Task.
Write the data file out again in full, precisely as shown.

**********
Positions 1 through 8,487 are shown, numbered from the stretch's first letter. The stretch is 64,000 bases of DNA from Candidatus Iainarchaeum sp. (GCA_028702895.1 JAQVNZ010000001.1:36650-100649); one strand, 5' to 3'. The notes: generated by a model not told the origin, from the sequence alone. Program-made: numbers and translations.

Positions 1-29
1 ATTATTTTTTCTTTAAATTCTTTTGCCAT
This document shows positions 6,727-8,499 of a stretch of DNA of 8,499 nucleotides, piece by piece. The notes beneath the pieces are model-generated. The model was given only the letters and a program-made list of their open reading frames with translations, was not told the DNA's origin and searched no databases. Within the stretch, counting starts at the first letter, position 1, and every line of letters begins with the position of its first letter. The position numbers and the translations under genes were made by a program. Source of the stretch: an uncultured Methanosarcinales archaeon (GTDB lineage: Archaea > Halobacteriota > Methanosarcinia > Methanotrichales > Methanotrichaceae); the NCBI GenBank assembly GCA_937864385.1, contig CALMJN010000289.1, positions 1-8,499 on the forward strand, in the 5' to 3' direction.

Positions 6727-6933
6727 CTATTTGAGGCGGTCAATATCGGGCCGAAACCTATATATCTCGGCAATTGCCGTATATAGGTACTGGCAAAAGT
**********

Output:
Positions 1 through 8,487 are shown, numbered from the stretch's first letter. The stretch is 64,000 bases of DNA from Candidatus Iainarchaeum sp. (GCA_028702895.1 JAQVNZ010000001.1:36650-100649); one strand, 5' to 3'. The notes: generated by a model not told the origin, from the sequence alone. Program-made: numbers and translations.

Positions 1-29
1 ATTATTTTTTCTTTAAATTCTTTTGCCAT
This document shows positions 6,727-8,499 of a stretch of DNA of 8,499 nucleotides, piece by piece. The notes beneath the pieces are model-generated. The model was given only the letters and a program-made list of their open reading frames with translations, was not told the DNA's origin and searched no databases. Within the stretch, counting starts at the first letter, position 1, and every line of letters begins with the position of its first letter. The position numbers and the translations under genes were made by a program. Source of the stretch: an uncultured Methanosarcinales archaeon (GTDB lineage: Archaea > Halobacteriota > Methanosarcinia > Methanotrichales > Methanotrichaceae); the NCBI GenBank assembly GCA_937864385.1, contig CALMJN010000289.1, positions 1-8,499 on the forward strand, in the 5' to 3' direction.

Positions 6727-6933
6727 CTATTTGAGGCGGTCAATATCGGGCCGAAACCTATATATCTCGGCAATTGCCGTATATAGGTACTGGCAAAAGT